Whether you meet them or not
Hey, old friends
How do we stay old friends?
Who is to say, old friends
How an old friendship survives?
One day chums
Having a laugh a minute
One day comes
And they’re a part of your lives
New friends pour
Through the revolving door
Maybe there’s one that’s more
If you find one, that’ll do
But us, old friends,
What’s to discuss, old friends?
Here’s to us
Who’s like us?
(the YouTube clip is an endearing version from the revival encores production of Merrily We Roll Along starring a very young Lin Manuel Miranda)
If That’s What It Is – 13 the Musical (Music and Lyrics from Jason Robert Brown)
Similar to Merrily We Roll Along, musical theatre composer, Jason Robert Brown wanted to do a musical for children. Unfortunately, the musical like Merrily We Roll Along didn’t last very long during its Broadway run. The cast of the show is made up entirely of teenagers, including the musicians which is fairly brave. I haven’t seen it live myself but judging from the cast recording I would say that it perhaps didn’t get as much love as it should have done.
My favourite lyrics are in the song towards the end of the show when Patrice is consoling her friend Evan after his dreams of becoming popular have been dashed. I’m not sure how I should feel about the fact that the advice from a thirteen year-old strongly resonates with me now in my mid 20s. But I like it regardless.
I realize that now it is but how it is
Isn’t how its got be
Another day comes, another day goes
And if i get teased or hurt or lied to or punched in the nose
I say i wont cry
I cry until dawn
And then i put one foot in front of the other
And just keep walking on
Hello Twelve, Hello Thirteen, Hello Love – A Chorus Line (Music by Marvin Hamlisch, lyrics by Edward Kleban)
A Chorus Line is such a creative show. It is essentially a love letter to all the hardworking performers who are not necessarily in the leading role and are often out of the spotlight. The musical at the time didn’t rely on having a big star in the cast in order to become a success. Rather the creative team recorded a couple of conversations with these Broadway dancers about their life and experience in performing and used this as source material . It became a critical hit and one of the longest running Broadway shows at its time (it was surpassed by Cats in 1997).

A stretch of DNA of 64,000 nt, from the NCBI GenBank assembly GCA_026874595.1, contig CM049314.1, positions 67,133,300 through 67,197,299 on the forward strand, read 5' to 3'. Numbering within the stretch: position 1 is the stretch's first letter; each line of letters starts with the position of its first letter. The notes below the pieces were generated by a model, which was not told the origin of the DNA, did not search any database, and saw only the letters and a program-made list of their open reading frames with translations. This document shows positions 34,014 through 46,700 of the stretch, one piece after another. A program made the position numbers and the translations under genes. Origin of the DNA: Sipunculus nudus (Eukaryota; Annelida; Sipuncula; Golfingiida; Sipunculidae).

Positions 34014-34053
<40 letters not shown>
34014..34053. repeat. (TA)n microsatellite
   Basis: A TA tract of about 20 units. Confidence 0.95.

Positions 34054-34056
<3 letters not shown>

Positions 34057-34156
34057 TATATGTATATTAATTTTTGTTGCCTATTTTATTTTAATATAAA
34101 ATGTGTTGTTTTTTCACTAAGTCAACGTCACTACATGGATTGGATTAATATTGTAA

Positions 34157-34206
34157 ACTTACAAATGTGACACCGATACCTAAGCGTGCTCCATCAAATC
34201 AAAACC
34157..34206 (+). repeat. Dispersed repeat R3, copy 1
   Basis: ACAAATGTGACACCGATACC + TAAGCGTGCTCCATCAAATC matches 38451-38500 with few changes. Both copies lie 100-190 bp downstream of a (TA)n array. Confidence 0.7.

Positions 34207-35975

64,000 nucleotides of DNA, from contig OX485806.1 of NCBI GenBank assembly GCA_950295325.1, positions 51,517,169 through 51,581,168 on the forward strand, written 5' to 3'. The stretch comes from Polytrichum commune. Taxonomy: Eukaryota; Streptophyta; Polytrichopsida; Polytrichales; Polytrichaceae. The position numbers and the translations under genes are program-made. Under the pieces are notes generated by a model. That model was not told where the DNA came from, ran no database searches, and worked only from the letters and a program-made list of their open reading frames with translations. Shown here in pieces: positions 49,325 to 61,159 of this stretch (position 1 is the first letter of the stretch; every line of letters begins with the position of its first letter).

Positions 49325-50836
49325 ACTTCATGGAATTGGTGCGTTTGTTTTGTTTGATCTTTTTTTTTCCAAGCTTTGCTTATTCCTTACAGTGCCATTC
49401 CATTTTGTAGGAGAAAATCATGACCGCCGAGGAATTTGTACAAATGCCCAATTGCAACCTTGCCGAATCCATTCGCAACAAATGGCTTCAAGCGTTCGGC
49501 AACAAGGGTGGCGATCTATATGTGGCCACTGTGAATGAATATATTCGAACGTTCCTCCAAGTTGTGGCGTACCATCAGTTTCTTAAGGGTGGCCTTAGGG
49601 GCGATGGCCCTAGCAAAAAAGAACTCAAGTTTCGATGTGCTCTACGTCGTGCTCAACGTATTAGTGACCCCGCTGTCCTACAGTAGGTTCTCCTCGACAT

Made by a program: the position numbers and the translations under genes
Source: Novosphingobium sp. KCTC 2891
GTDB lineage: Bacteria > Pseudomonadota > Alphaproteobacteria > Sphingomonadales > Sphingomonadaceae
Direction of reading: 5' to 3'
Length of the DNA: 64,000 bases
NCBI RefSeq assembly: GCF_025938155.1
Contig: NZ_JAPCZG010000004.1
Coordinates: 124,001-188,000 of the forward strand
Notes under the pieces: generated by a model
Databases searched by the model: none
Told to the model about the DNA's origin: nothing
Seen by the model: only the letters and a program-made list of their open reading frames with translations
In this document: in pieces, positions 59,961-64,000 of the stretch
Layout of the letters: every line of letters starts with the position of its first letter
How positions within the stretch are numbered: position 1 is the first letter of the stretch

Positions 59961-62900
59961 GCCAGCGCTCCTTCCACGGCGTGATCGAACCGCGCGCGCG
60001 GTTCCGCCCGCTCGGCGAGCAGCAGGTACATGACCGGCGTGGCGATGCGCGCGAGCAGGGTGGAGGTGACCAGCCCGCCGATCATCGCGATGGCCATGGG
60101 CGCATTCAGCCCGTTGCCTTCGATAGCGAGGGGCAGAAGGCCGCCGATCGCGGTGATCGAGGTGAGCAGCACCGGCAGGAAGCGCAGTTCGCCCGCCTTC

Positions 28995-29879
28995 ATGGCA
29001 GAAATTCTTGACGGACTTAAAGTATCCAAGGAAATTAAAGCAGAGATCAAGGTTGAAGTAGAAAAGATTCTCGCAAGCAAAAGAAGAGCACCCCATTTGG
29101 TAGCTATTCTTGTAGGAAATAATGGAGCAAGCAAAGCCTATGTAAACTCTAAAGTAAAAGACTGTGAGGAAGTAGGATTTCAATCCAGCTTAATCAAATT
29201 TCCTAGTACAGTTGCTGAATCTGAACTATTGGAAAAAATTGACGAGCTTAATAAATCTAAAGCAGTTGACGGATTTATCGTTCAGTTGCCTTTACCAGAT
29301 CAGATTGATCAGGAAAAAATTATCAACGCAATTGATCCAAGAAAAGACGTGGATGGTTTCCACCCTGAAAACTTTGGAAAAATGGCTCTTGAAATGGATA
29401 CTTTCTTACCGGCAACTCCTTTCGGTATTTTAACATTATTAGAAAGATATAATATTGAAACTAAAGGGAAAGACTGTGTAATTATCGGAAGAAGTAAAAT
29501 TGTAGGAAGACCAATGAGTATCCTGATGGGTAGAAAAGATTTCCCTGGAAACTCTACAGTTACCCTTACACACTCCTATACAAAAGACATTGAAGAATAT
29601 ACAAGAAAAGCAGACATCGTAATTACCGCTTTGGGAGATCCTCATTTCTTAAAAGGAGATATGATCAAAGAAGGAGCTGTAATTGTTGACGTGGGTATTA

My favourite section without a doubt has to be Richie’s in Hello 12, Hello 13, Hello Love. This song is essentially about growing up and different members sing about their unique experiences. Poor Richie starts off as this enthusiastic basketball player, believes he has a promising future ahead of him but it quickly descends as he realises he doesn’t have a clue what direction he wants to take his life. The backup singers are joyfully singing ‘Shit Richie’ repeatedly as this guy is lamenting about how scared he is.
Gimme the ball, gimme the ball, gimme the ball. Yeah!
Gimme the ball, gimme the ball, gimme the ball. Yeah!
I was always runnin’ around shoutin’,
“Gimme the ball, gimme the ball, gimme the ball. Yeah”
I was so enthusiastic.
I was in ev’rything.
The yearbook is filled with my pictures,
And I was lucky ’cause I got a scholarship to college.
A scholarship to college! So I went.
So I’m gonna be this kindergarten teacher…
Imagine me — this kindergarten teacher? And I thought…shit
What are you gonna be?
When you get shoved outta here
Aint nobody gonna be
Standin’ there with no scholarship to life.
And I was scared. Scared.
If you’ve made it this far, many thanks for reading! Whilst writing this post many more ideas for musical theatre lyrics have popped into my head which I shall perhaps touch on in a separate post. If you have any favourites that I may not have heard of please comment them down below!